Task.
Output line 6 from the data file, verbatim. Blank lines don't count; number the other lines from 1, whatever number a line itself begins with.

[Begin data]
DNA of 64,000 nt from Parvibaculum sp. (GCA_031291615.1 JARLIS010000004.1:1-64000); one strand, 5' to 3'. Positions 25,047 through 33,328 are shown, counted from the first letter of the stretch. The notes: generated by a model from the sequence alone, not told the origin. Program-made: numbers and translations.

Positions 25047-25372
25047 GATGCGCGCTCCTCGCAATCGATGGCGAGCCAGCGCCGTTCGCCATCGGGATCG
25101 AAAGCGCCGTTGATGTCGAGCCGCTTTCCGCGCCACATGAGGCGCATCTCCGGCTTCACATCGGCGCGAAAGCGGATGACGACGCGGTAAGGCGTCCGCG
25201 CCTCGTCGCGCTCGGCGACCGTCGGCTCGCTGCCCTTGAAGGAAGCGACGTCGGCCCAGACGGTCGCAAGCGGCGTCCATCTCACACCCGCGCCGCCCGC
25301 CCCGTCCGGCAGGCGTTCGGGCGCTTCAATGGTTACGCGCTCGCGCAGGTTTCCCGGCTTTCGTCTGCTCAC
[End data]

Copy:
25301 CCCGTCCGGCAGGCGTTCGGGCGCTTCAATGGTTACGCGCTCGCGCAGGTTTCCCGGCTTTCGTCTGCTCAC